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WASTE TO ENERGY: A NEW PROJECT AT KILAUEA COMMUNITY AGRICULTURAL CENTER

NOTE: As we work towards our next annual giving campaign, we're having a look at some of the bigger projects both of the last 6 months, and those lined up for the rest of 2019. Here, a recap of the exciting new Waste to Energy Project at KCAC, starting with a note from our CEO, Yoshito L'Hote.


I met Brett Danson after being introduced to him by a common friend Rick, who shared our concern on how polluted Hanalei bay was and sparked a discussion.  Brett was aware of technologies that might solve the problem. When Brett shared his technology with us I became a believer that there is a way to clean our bay and prevent sewer from going to the ocean but also the hopes to provide a comprehensive sewer solution for the town of Kilauea as we are all still on cesspools and septic tanks.  

Housing is a big issue in Kilauea but no expansion can happen without solving fundamental infrastructure problems such as Access, water, and septic. 

The timing couldn’t be better as we are developing a public restroom on site at KCAC. Here was a way to introduce an innovative solution to handling our waste. This Microbial Electrolytic Cell (MEC) will turn the farm waste and our solid waste into energy! Answering to two challenges with one stone. 


About 3 months ago we started meeting on a regular weekly basis, to turn this concept into a reality, our reality in Kīlauea.  Below is a draft of the proposal that outlines the inner working of the technology as well as each component and all the people involved with it. We also included a quick outline of our initial needs (seed money) to get these plans engineered and to have a site plan to start working on permitting. If you are interested in supporting this project and helping us make Kauaʻi Green, help us find the seed money.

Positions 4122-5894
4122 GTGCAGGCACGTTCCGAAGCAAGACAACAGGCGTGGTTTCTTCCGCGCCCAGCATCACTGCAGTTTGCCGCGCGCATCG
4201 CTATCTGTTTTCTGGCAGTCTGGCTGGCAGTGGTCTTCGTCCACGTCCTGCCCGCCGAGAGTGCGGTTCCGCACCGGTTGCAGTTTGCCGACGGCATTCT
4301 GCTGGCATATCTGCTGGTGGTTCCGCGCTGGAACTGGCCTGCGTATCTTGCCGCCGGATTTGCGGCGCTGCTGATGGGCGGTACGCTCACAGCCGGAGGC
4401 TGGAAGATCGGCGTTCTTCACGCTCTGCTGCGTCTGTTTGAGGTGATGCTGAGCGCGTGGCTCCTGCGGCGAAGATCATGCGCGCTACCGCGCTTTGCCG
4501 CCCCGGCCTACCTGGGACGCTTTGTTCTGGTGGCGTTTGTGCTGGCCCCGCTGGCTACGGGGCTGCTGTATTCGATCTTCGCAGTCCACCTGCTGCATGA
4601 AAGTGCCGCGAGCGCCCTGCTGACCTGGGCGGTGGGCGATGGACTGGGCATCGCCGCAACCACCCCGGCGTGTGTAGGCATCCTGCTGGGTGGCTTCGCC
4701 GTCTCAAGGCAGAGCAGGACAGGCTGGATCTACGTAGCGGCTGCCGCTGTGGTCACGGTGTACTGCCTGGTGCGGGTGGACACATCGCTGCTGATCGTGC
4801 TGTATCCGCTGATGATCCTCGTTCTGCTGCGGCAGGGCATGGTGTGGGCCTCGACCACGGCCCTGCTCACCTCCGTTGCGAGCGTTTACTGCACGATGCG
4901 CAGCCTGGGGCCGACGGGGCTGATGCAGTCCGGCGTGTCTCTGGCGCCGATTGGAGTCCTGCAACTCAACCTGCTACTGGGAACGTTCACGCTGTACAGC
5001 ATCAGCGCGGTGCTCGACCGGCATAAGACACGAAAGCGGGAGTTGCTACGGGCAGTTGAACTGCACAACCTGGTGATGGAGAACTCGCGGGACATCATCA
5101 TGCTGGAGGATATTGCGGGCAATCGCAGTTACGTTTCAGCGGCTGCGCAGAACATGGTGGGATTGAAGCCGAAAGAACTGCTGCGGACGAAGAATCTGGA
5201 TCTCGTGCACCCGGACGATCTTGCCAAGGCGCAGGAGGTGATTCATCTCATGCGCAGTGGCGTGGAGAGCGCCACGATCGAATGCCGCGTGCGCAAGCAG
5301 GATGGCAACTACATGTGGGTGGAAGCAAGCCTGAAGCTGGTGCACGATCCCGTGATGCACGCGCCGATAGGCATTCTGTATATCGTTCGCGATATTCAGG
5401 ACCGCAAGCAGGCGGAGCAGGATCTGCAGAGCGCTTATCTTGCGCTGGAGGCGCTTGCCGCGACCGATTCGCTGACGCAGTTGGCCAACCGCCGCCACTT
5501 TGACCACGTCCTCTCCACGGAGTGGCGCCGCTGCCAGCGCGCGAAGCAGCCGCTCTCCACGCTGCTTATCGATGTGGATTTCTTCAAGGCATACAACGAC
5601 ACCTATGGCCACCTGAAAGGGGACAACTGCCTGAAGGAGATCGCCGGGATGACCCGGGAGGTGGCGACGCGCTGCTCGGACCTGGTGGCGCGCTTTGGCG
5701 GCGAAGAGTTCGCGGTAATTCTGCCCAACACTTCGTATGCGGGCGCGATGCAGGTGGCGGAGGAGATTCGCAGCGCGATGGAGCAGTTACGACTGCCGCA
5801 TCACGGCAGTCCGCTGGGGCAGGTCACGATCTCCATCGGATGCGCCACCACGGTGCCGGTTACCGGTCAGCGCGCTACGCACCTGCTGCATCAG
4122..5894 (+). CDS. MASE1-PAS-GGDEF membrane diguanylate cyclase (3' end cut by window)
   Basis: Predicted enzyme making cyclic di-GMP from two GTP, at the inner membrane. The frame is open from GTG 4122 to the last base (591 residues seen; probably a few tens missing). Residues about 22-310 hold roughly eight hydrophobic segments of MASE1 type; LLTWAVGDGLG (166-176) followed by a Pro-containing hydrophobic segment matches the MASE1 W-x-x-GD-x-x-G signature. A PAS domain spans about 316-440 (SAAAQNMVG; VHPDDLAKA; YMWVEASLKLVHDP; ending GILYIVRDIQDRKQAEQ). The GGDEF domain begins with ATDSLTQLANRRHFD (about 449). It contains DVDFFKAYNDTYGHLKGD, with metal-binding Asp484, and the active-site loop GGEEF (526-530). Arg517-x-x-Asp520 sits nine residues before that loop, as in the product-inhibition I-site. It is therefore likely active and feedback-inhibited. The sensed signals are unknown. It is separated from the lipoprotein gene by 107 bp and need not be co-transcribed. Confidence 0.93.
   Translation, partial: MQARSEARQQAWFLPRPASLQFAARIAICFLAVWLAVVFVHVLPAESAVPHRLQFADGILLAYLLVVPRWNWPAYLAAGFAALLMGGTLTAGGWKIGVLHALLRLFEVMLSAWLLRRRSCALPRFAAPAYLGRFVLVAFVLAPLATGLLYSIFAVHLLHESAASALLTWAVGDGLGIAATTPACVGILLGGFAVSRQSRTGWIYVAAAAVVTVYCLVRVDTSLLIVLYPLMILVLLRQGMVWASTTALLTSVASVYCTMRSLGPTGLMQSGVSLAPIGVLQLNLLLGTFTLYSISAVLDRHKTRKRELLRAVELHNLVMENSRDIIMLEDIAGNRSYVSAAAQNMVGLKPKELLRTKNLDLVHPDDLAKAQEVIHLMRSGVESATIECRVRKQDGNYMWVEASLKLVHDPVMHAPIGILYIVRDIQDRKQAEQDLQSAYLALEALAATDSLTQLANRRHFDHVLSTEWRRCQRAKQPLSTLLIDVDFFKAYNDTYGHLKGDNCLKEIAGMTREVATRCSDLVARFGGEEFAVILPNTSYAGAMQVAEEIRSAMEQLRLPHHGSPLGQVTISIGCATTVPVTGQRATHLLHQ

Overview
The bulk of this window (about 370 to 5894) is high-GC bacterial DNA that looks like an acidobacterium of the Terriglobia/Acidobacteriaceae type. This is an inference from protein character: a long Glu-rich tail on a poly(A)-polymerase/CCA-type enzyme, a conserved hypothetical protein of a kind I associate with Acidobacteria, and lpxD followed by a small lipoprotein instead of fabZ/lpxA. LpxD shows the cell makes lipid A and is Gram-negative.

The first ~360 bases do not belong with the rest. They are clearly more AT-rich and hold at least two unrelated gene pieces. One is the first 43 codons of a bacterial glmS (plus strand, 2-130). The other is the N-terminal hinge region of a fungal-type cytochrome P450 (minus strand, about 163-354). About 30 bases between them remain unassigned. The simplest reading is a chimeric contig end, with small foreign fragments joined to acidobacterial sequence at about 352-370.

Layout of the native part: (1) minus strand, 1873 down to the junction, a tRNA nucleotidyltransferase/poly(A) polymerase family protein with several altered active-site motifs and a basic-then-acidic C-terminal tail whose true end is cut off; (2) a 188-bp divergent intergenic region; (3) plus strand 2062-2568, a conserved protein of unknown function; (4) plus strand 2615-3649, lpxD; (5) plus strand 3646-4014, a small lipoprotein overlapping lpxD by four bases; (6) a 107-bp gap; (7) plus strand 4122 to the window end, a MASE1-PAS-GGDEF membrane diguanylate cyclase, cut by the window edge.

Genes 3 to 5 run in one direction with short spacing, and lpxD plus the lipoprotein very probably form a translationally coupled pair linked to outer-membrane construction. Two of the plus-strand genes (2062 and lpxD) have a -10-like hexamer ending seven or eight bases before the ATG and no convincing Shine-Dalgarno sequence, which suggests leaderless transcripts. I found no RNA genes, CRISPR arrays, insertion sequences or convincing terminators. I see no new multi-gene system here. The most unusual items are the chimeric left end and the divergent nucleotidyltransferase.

Our target is the end of June. 

It is a great concern to us to ensure a clean environment for our community especially the near shore waters where so many of us enjoy recreational time and feed ourselves. 


Our vision is to first have a working model and to create a model for the town of Kīlauea. When the technology is refined and we are successful in using our solid waste to generate energy, we want to work towards cleaning up all the County bathrooms and protect our ocean from pollutants that are making people sick on a daily basis.  Maybe one day all the sewer plants will be retrofitted and will be that much closer to 100% energy sustainable. 

-- Yoshito L'Hote, CEO, AHK

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